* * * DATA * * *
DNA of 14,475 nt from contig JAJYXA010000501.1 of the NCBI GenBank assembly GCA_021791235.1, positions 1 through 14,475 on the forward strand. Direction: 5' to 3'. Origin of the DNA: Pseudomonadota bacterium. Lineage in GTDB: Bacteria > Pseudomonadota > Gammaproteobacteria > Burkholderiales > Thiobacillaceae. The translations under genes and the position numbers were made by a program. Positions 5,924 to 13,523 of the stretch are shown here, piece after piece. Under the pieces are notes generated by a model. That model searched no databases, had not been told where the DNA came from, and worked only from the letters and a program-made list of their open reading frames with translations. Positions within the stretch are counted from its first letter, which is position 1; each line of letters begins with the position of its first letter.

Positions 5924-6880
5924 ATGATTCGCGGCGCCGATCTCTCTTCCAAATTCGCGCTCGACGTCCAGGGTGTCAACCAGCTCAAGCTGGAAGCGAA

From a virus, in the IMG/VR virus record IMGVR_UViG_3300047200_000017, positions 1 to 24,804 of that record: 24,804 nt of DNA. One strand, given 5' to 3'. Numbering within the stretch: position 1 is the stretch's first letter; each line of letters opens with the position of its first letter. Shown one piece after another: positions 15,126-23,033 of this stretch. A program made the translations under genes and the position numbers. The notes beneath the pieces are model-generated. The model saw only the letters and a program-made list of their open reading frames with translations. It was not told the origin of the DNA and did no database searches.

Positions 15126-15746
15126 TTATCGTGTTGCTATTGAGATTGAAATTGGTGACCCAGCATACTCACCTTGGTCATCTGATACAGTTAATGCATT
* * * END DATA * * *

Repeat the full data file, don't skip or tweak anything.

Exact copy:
DNA of 14,475 nt from contig JAJYXA010000501.1 of the NCBI GenBank assembly GCA_021791235.1, positions 1 through 14,475 on the forward strand. Direction: 5' to 3'. Origin of the DNA: Pseudomonadota bacterium. Lineage in GTDB: Bacteria > Pseudomonadota > Gammaproteobacteria > Burkholderiales > Thiobacillaceae. The translations under genes and the position numbers were made by a program. Positions 5,924 to 13,523 of the stretch are shown here, piece after piece. Under the pieces are notes generated by a model. That model searched no databases, had not been told where the DNA came from, and worked only from the letters and a program-made list of their open reading frames with translations. Positions within the stretch are counted from its first letter, which is position 1; each line of letters begins with the position of its first letter.

Positions 5924-6880
5924 ATGATTCGCGGCGCCGATCTCTCTTCCAAATTCGCGCTCGACGTCCAGGGTGTCAACCAGCTCAAGCTGGAAGCGAA

From a virus, in the IMG/VR virus record IMGVR_UViG_3300047200_000017, positions 1 to 24,804 of that record: 24,804 nt of DNA. One strand, given 5' to 3'. Numbering within the stretch: position 1 is the stretch's first letter; each line of letters opens with the position of its first letter. Shown one piece after another: positions 15,126-23,033 of this stretch. A program made the translations under genes and the position numbers. The notes beneath the pieces are model-generated. The model saw only the letters and a program-made list of their open reading frames with translations. It was not told the origin of the DNA and did no database searches.

Positions 15126-15746
15126 TTATCGTGTTGCTATTGAGATTGAAATTGGTGACCCAGCATACTCACCTTGGTCATCTGATACAGTTAATGCATT